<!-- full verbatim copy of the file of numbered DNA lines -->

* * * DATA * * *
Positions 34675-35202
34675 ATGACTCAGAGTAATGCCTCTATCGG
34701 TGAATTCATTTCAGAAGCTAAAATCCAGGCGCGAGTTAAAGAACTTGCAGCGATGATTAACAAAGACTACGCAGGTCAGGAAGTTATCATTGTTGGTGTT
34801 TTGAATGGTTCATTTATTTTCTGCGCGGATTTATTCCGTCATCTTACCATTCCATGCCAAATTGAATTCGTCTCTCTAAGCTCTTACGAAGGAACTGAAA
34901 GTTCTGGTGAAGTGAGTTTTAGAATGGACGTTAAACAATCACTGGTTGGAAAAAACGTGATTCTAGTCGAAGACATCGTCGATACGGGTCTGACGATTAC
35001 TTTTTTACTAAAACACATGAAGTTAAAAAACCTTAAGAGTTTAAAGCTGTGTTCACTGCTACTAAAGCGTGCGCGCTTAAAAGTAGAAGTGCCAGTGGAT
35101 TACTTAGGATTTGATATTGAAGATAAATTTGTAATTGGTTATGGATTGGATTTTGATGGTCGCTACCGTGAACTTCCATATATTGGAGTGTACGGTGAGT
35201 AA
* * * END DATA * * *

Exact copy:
Positions 34675-35202
34675 ATGACTCAGAGTAATGCCTCTATCGG
34701 TGAATTCATTTCAGAAGCTAAAATCCAGGCGCGAGTTAAAGAACTTGCAGCGATGATTAACAAAGACTACGCAGGTCAGGAAGTTATCATTGTTGGTGTT
34801 TTGAATGGTTCATTTATTTTCTGCGCGGATTTATTCCGTCATCTTACCATTCCATGCCAAATTGAATTCGTCTCTCTAAGCTCTTACGAAGGAACTGAAA
34901 GTTCTGGTGAAGTGAGTTTTAGAATGGACGTTAAACAATCACTGGTTGGAAAAAACGTGATTCTAGTCGAAGACATCGTCGATACGGGTCTGACGATTAC
35001 TTTTTTACTAAAACACATGAAGTTAAAAAACCTTAAGAGTTTAAAGCTGTGTTCACTGCTACTAAAGCGTGCGCGCTTAAAAGTAGAAGTGCCAGTGGAT
35101 TACTTAGGATTTGATATTGAAGATAAATTTGTAATTGGTTATGGATTGGATTTTGATGGTCGCTACCGTGAACTTCCATATATTGGAGTGTACGGTGAGT
35201 AA